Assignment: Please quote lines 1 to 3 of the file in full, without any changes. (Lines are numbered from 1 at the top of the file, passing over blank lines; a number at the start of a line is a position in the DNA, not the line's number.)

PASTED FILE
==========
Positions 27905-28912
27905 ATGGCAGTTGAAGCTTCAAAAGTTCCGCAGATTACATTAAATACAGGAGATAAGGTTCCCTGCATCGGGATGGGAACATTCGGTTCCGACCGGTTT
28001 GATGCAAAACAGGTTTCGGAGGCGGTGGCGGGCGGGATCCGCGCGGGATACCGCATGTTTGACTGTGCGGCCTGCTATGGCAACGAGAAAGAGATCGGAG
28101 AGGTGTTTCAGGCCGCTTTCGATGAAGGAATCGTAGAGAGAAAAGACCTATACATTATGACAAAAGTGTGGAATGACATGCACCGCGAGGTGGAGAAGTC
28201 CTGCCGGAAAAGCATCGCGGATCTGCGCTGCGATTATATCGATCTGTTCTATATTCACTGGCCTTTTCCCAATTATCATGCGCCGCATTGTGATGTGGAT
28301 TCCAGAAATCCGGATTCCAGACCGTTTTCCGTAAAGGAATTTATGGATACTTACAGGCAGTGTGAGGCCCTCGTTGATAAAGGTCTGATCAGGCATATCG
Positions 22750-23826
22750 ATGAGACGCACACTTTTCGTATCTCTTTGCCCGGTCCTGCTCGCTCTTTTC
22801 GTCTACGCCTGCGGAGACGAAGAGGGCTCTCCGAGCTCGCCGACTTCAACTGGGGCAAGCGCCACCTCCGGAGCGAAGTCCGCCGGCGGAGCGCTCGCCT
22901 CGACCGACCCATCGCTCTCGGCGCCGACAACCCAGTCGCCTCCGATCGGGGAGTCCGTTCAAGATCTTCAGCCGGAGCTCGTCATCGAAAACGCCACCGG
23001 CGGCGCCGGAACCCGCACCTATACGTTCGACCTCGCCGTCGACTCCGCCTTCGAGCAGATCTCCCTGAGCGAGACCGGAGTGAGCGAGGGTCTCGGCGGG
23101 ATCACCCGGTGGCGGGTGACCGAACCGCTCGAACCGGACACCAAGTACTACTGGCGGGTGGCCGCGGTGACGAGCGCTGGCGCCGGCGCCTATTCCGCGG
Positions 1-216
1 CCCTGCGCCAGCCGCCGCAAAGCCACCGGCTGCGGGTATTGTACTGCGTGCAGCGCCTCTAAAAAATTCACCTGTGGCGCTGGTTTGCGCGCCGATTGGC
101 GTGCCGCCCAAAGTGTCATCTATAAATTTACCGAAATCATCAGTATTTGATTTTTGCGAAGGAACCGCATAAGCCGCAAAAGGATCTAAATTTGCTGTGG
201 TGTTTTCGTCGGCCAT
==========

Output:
Positions 27905-28912
27905 ATGGCAGTTGAAGCTTCAAAAGTTCCGCAGATTACATTAAATACAGGAGATAAGGTTCCCTGCATCGGGATGGGAACATTCGGTTCCGACCGGTTT
28001 GATGCAAAACAGGTTTCGGAGGCGGTGGCGGGCGGGATCCGCGCGGGATACCGCATGTTTGACTGTGCGGCCTGCTATGGCAACGAGAAAGAGATCGGAG